Artist Alvaro Enciso lives in Tucson, Arizona, on the southeastern edge of the Sonoran Desert. The walls of his house are covered with his colorful art; many of the current pieces are made from old tin cans left behind in the desert by migrants who crossed the border into Arizona. The fence surrounding his garden has the rusty brownish color and look of the old border fences still used in some parts of California and Arizona.
One can’t miss the many crosses displayed in and around his home and workshop when visiting Alvaro. For over 5 years now, once every week, he has quietly gone out into the Sonoran Desert, placing a cross in each place where the remains of migrants who died in the desert after illegally crossing the border into Arizona were found by the border patrol. The County’s Medical Examiner provides him and his volunteers (members of the Tucson Samaritans) with updated maps that lists the exact location of nearly 3,000 human remains, found in the Arizona desert since 2001. The number is continuously growing; the crosses he and his team placed during my visit were for two of this years casualties. Alvaro has placed over 800 crosses alread, his project, titled Donde Mueren Los Suenos / Where Dreams Die, is ongoing.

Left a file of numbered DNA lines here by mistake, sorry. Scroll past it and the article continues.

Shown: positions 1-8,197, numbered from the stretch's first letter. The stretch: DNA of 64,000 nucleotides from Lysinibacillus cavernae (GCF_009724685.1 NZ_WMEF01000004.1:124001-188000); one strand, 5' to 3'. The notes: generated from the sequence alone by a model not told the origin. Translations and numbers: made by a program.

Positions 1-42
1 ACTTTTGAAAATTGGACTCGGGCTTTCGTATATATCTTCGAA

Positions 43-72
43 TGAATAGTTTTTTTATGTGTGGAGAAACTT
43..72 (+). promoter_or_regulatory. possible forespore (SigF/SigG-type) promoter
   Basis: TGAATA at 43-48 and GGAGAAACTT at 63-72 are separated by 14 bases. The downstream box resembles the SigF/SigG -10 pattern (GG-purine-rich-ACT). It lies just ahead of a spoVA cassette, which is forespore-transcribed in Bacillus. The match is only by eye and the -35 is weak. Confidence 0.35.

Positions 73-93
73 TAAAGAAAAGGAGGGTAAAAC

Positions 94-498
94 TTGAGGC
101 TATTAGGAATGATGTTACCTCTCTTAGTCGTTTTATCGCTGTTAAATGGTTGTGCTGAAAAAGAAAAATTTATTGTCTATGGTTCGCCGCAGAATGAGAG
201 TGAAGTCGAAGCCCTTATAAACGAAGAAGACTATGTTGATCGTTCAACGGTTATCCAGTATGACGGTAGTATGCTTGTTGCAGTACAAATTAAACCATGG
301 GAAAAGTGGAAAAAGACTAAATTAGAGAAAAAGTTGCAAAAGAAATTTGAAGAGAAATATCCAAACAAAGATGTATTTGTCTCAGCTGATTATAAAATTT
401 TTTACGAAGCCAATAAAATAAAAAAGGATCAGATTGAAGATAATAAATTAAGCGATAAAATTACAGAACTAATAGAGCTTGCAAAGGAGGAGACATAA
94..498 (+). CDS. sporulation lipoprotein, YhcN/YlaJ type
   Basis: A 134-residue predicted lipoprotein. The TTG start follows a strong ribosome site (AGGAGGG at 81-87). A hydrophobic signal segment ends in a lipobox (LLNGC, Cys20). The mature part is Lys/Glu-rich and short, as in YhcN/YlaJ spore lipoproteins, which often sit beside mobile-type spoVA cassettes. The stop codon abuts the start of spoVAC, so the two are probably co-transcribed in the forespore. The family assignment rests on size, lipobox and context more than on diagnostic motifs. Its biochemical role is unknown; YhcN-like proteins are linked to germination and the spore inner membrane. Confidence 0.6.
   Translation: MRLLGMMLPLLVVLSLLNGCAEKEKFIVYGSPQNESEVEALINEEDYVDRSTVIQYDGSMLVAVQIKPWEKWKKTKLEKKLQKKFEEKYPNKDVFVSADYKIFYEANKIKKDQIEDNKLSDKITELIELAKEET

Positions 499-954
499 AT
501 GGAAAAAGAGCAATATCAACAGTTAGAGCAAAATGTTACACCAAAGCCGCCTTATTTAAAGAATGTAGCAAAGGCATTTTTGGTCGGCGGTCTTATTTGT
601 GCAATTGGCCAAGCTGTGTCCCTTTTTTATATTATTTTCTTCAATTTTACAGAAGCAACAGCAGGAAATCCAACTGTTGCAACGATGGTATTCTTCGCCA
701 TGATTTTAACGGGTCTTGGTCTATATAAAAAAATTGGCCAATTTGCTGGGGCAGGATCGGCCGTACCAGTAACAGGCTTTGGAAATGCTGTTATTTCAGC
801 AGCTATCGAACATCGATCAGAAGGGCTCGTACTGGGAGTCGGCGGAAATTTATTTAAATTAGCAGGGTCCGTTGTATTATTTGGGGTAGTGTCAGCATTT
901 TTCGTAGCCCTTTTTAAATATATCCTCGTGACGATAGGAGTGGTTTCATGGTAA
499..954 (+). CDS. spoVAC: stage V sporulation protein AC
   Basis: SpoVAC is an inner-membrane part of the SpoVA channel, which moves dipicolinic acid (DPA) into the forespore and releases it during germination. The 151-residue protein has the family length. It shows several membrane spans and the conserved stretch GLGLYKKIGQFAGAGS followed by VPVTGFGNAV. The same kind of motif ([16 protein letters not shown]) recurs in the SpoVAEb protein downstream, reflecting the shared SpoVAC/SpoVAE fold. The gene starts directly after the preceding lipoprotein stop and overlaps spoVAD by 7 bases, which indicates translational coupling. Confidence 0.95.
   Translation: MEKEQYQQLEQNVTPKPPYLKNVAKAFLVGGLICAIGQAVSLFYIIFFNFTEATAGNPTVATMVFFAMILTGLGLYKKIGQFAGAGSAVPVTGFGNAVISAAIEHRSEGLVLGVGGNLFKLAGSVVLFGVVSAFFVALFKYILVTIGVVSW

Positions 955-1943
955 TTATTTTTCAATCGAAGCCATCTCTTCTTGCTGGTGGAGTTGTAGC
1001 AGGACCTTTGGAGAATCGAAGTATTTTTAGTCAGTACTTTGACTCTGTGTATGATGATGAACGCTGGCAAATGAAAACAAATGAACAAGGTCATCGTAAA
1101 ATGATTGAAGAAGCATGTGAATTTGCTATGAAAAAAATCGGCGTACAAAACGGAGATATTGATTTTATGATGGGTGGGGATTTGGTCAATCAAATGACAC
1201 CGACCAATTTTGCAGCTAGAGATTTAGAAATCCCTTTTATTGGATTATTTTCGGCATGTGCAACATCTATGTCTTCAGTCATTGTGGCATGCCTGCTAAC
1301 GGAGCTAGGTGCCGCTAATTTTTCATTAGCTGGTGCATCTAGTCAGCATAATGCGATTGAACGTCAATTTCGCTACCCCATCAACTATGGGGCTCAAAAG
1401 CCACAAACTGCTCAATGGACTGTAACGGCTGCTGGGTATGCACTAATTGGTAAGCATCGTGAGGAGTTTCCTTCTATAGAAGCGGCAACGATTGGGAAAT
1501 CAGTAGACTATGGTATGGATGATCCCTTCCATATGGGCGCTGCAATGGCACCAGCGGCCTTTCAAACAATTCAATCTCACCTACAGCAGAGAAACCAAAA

For Colombian born Alvaro Enciso, who came to the US when he was 20 years old, the effort is not a religious one, it is a project (Donde Mueren Los Suenos / Where Dreams Die) that he just needs to do to respect the dead and make them visible right where they died by placing a cross, the universally recognized sign of mourning. The deceased are heroes to him who risk their lives for a future that most of them can’t have in their country of origin. He does not accept any financial donations for his work, at times he receives free paint for the crosses.
During their weekly missions members of the Tucson Samaritans, on this day another artist, Ron Kovatch, and philosopher Allen Buchanan, leave clean water at or near the locations where a cross was placed.
Being out in the Sonoran Desert with Alvaro Enciso has an enormous impact on most visitors, including this photographer. The thought that the remains of about 3,000 people have been found here already and the knowledge that there are many hiding out there right now in a 110 degree heat, walking the 60 miles from the border to the nearest city through this unforgiving desert only at night in fear of being detected…
The despair lies over the (incredibly beautiful) desert like a blanket.
Alvaro Enciso on Instagram here
A short interview video with Alvaro by Tucson based photographer Bob Torrez here
Tucson Samaritans here
All photos and text © Stefan Falke